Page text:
Today, Gov. Bobby Jindal joined Gameloft S.A. executive Samir El Agili to announce the establishment of a major new game development studio in New Orleans by Gameloft, one of the world's largest publishers of digital and social games. Based in Paris, Gameloft will create 146 jobs during the next decade with jobs over time averaging more than $60,000 a year, plus benefits.
Louisiana Economic Development began active negotiations with Gameloft officials in New York in 2010; and in less than a year, the company selected Louisiana over multiple other locations. Louisiana's digital media tax credits initially interested Gameloft, and an effective talent recruitment strategy led by Louisiana FastStart™ helped finalize the deal. Gameloft operates more than two dozen studios worldwide and employs about 4,000 people in game development. The company gained recognition as the 2011 Developer of the Year for mobile games from PocketGamer, a U.K. publisher that tracks trends in the industry.
In its first year, Gameloft will hire 20 employees and has set a goal of publishing at least one shipped title created entirely by its local team in New Orleans. The company has yet to determine where its permanent studio in New Orleans will be, but it will open Oct. 1 in temporary space. By the second year, it will employ 53 skilled professionals in game development, and that number will grow to more than 100 by the fourth year.
To apply for Gameloft positions, job seekers should visit http://www.jobsinnola.com.
Read more about Gameloft's studio in Louisiana.
8/9/2010 - LDGI welcomes Clint Mock, CPA, as a silver member, and recommends his efforts to anyone that is filing for Digital Media Interactive Tax Credits. Clint specializes in digital media and entertainment incentive's.
Clint D. Mock ,CPA, LLC is an Entertainment CPA firm that services, exclusively, Louisiana’s entertainment industry. These facets of “entertainment” include: Film, Digital Interactive Media, Live Performance, and Sound Recording. Louisiana offers a myriad of very generous tax incentives to these industries and requires an attestation from an independent , Louisiana CPA prior to the distribution of these tax credits. Clint D. Mock, CPA, LLC is very experienced in this field and prides itself on combining efficiency with effectiveness.
We stay up-to-date with the ever changing laws surrounding Digital Media and have built strong relationships with the Directors of the incentive programs offered by Louisiana Economic Development.
“We believe that the Digital Interactive Media industry is the future of Louisiana. The DIM tax credit
program greatly increases this probability and puts Louisiana at the most competitive advantage out ofany other state in the US” – Clint D. Mock, CPA
Louisiana Enhances Tax Credits For Game Developers by Kyle Orland (Gamasutra Article can be found here)
Louisiana Governor Bobby Jindal has signed a bill enhancing the state's existing tax credit for game developers, potentially resulting in significant savings for game companies in the state.
The state's Digital Media Tax Credit will now offer benefits as a refundable credit, rather than a transferable credit, allowing eligible companies to obtain a cash rebate if the credits amount to more than their outstanding tax liability for the year. The law still offers a 25 percent tax credit on software production in the state -- including entertainment software -- and a 35 percent credit for Louisiana payroll taxes devoted to software development.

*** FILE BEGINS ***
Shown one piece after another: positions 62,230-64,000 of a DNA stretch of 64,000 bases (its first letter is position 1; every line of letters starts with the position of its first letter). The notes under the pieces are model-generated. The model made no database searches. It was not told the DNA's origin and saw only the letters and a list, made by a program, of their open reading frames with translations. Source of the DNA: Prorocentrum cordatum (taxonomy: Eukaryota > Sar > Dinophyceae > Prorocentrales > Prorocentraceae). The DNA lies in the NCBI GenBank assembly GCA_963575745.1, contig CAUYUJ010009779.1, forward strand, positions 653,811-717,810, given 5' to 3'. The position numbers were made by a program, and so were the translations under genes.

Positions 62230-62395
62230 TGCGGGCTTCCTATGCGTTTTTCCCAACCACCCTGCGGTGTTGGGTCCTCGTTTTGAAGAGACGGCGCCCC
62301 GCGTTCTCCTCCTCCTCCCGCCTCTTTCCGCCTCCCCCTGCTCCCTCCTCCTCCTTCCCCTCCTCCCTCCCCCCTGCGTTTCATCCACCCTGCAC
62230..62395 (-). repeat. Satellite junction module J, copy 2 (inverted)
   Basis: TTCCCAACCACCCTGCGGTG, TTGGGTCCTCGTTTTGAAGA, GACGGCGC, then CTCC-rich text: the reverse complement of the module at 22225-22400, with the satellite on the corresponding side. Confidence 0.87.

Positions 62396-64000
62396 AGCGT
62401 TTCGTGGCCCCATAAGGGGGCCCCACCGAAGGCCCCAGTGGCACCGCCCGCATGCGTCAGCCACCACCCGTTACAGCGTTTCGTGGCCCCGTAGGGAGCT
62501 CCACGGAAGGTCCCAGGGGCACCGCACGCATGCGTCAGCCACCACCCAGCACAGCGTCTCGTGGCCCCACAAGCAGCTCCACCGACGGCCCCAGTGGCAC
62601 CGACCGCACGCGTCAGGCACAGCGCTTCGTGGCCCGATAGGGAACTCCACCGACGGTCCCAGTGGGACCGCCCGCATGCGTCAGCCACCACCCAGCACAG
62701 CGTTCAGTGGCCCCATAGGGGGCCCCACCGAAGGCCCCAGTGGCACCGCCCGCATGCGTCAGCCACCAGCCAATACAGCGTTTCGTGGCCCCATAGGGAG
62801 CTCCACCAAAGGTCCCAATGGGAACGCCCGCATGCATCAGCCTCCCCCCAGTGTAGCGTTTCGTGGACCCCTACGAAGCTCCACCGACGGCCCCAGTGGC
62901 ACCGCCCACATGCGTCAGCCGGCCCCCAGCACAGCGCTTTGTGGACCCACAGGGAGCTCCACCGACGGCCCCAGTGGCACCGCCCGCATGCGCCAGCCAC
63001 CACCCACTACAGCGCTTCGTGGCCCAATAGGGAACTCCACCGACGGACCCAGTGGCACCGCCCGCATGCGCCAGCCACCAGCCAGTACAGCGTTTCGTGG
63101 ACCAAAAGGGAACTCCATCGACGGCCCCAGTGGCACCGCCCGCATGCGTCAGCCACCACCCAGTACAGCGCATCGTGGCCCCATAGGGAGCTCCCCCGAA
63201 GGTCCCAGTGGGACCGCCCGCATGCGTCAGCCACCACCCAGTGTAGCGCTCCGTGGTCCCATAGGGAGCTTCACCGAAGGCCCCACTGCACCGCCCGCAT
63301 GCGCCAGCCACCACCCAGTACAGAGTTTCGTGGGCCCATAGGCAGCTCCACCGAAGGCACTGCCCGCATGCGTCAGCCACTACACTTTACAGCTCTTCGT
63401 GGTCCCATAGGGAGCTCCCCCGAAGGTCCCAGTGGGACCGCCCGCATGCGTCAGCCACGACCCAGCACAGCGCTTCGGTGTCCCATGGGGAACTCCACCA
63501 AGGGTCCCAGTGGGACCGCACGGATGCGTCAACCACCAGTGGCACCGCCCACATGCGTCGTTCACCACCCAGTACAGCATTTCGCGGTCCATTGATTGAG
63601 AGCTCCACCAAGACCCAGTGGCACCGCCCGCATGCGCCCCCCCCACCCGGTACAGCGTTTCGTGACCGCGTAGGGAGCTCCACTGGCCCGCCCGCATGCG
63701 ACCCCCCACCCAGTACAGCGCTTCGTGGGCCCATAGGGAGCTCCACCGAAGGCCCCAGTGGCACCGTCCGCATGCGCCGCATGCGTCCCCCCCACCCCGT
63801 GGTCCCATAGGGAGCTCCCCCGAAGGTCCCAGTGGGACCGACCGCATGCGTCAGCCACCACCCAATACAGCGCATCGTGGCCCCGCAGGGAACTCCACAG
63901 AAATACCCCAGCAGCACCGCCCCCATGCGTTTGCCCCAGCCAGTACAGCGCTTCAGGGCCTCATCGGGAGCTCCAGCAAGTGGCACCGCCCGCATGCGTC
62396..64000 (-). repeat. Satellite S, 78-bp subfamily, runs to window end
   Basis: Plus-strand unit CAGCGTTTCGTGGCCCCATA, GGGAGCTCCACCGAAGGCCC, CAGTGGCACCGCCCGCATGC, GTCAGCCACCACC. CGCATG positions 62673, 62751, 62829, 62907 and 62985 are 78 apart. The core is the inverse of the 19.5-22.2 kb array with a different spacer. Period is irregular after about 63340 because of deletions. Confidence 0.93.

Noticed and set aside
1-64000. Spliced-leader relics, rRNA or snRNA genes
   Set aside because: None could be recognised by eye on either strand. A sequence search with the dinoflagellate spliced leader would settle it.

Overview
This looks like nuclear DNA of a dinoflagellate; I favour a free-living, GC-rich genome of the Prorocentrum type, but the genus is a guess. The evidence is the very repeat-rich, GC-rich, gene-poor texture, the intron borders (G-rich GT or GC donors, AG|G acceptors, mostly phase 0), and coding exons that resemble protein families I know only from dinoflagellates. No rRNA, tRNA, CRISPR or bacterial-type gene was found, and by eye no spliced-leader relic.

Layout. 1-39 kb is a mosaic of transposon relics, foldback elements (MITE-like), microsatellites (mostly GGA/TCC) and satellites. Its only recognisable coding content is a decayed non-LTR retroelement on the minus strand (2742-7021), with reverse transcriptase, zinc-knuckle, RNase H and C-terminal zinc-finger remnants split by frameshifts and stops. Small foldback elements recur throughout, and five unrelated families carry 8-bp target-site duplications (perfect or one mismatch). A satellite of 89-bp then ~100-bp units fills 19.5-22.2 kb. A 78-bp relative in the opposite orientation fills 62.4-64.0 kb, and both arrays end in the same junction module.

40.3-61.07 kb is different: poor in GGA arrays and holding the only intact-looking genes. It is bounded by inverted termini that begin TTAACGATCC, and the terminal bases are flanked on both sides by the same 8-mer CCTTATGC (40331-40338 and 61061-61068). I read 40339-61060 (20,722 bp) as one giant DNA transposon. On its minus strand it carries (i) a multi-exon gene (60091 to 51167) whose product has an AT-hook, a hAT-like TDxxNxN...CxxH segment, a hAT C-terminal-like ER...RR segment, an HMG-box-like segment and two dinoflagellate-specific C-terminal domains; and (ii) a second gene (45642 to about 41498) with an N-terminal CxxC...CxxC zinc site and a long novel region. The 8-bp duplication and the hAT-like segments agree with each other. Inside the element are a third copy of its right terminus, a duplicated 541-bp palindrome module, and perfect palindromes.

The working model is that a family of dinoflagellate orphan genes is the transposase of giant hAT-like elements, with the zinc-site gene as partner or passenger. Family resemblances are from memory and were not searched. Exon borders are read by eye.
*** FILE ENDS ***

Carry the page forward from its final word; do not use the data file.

Louisiana lawmakers say the Digital Media tax credits -- first established in 2005
and expanded in 2009
-- have been instrumental in attracting companies such as EA, which recently announced it would be expanding its game testing presence facility
on the LSU campus. "Louisiana's Digital Media Tax Credit is a strong asset to growing the industry and making the state a global competitor in video game development," Craig Hagen, senior director of government affairs for Electronic Arts, told Louisiana's KATC
. "We look forward to working with Louisianans in this exciting endeavor."
French mobile publisher Gameloft recently began hiring for a studio in New Orleans
, which will also be impacted by the tax credit.
Article found here: http://www.igda.org/newsletter/2011/07/20/louisiana-fastest-growing-game-production-hub-in-the-us/
Here in Louisiana, IGDA and our gaming developer community are constantly growing! We are proud to announce two IGDA chapters in Louisiana, one in Baton Rouge and the other in New Orleans, both of which started in the last six months. We are making great strides in our efforts to grow our industry and the wellbeing of the developer community. Louisiana Digital Gaming Initiative (LDGI) is working closely with state, private and public organization to make sure IGDA communities foster and continue to grow.Production Incentives
: Our first step in building a stronger gaming hub in Louisiana was the creation of the Digital Interactive Media Tax Credit program, which has developed into the most advantageous tax credit and incentive program for developers not just in the United States but all of North America. Louisiana’s programs provide the most aggressive business incentives for the design and development of software, web platforms, mobile applications, digital interactive media applications, digital media, and web applications for digital gaming industries.Growth: